June 18, 2010 - Boston, MA, USA - epa02210545 Boston Red Sox starting pitcher Felix Doubront wipes his face in the third inning of a baseball game against the Los Angeles Dodgers at Fenway Park in Boston, Massachusetts, USA on 18 June 2010.

For those of you looking for a reason to watch the final two weeks of the 2010 season…

With 13 games remaining, the Sox’ turbulent season is winding to a close.

For the players, there is plenty of reason to be motivated. The young call-ups are receiving their first cups of big league coffee. The veterans are making that last push for next year’s employment.

For the team, there is little to keep the drive alive. Trailing the Rays by 6.5 games in the Wild Card and the Yanks by 7.0 in the division, there is little reason to hope. By now, most have sacked up for the long winter, focusing on the Pats while they await the Sox’ April restart.

But in those final 13 matches, the Sox have one last trick up their sleeve — two three-game series against New York. A 1 in 100 Hail Mary pass. A long shot, but a shot none the less.

Now, before we get any images of grandeur, let’s get something straight: this is, quite literally, a 1 in 100 shot.

Simulating the rest of the season one million times, the Sox were able to tie or pull ahead of the Yankees a mere 7,300 times — good for less than a one percent chance.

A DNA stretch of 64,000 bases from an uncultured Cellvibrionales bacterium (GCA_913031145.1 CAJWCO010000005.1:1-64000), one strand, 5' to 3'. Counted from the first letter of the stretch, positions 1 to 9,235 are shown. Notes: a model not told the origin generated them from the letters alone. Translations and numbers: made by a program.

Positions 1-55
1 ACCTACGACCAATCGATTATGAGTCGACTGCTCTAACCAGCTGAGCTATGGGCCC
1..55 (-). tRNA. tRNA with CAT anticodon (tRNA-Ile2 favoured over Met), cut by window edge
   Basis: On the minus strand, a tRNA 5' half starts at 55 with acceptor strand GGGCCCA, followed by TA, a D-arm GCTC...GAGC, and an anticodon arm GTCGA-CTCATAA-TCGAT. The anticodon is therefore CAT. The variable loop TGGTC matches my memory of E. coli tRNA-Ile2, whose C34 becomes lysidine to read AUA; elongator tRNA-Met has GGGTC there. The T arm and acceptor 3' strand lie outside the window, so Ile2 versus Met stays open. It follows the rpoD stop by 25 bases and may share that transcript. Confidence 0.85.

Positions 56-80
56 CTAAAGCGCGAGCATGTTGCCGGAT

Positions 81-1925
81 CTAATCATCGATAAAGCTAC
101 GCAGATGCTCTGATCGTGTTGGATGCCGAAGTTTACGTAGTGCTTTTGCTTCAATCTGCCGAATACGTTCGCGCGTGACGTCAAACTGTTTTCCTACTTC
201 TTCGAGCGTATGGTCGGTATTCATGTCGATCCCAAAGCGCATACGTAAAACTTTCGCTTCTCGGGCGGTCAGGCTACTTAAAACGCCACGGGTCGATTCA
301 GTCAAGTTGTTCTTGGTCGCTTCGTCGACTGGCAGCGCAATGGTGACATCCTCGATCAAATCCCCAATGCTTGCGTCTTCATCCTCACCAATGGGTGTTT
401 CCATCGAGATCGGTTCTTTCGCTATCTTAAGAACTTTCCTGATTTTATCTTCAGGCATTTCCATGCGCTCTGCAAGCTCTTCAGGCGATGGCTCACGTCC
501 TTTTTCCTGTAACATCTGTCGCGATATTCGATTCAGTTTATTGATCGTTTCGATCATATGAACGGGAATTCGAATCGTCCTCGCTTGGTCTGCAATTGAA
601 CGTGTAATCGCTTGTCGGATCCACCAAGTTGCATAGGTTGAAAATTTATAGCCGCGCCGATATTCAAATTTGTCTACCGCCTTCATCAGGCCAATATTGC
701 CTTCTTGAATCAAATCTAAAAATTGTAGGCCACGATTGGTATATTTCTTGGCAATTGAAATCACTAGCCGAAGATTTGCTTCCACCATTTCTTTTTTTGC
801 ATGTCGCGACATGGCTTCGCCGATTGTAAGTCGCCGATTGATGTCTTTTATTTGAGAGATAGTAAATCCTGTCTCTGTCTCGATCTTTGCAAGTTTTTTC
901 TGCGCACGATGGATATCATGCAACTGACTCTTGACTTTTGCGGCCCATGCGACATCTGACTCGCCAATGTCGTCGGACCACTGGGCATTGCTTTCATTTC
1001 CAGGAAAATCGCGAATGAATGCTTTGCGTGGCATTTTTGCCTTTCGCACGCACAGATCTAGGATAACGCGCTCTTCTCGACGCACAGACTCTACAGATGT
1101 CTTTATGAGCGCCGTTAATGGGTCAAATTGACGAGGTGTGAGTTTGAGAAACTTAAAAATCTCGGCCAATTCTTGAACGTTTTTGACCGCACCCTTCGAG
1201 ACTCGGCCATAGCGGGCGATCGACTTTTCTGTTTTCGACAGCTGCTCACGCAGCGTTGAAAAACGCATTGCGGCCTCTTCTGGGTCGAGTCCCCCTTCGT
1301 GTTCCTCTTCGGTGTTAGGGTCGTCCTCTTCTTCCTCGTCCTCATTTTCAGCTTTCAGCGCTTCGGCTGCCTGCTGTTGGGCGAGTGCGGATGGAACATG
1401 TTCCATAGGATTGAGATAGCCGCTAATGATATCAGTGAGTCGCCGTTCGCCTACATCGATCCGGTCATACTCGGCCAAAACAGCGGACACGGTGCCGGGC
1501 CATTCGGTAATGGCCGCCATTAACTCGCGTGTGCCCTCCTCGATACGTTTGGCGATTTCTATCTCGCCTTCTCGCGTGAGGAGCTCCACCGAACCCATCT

However, should they find some way to win six of six against the Yanks, their chances of making the playoffs or forcing a decisive one-game playoff increase to just north of 30 percent.

But that’s a big “if,” given that the Sox’ chances of sweeping are just about… one percent, as they can be expected to take six in a row against the Yanks just about 0.8 percent of the time.

In short, “it ain’t pretty.”

But if you needed a reason to watch the season’s last few games, here it is. Maybe it can keep your interest just a few games longer into the fall.

Prince Felix

Though a torn pectoral muscle prematurely ended Felix Doubront’s season at the end of August, the Red Sox’ Minor League Pitcher of the Year has put together quite a year. Registering a 2.81 ERA between AA and AAA, he was just as impressive in his first stint in the Majors, posting a 4.32/4.38 ERA/xFIP to go along with a 2.30 BB:K rate.

And if the early returns were any indication, the best is yet to come.

If there was any one knock on Doubront’s game during those brief 25.0 innings, it is his difficulty in inducing swings-and-misses outside the strike zone. With an astronomical O-Contact rate of 81.5 percent, Doubront likely cost himself over a strikeout per nine innings by failing to coax the whiffs — which would have raised his ERA by about 0.3 points.

But that news isn’t necessarily bad. Doubront should have no trouble improving his O-Contact percentages into the mid-60s, which would propel him into the 9+ K/9 category — assuming the rest of his indicators stay constant. If this is the case, it isn’t hard to see Doubront improving to a solid #2-#3 type pitcher with the capability of posting high 3.00- and low 4.00-ERA’s on a yearly basis.

Doubront’s biggest challenge for 2011 will be to recover from his pectoral strain (depending on the severity of the injury) and continuing to induce whiffs inside the strike zone. Felix’ Z-Contact rate was his biggest friend this season, at a stellar 85.2 percent, but any rate this good is suspect given such a low sample size.

Either way, Doubront has clearly emerged as a key piece of the club’s future and fans have every reason to be high on Prince Felix.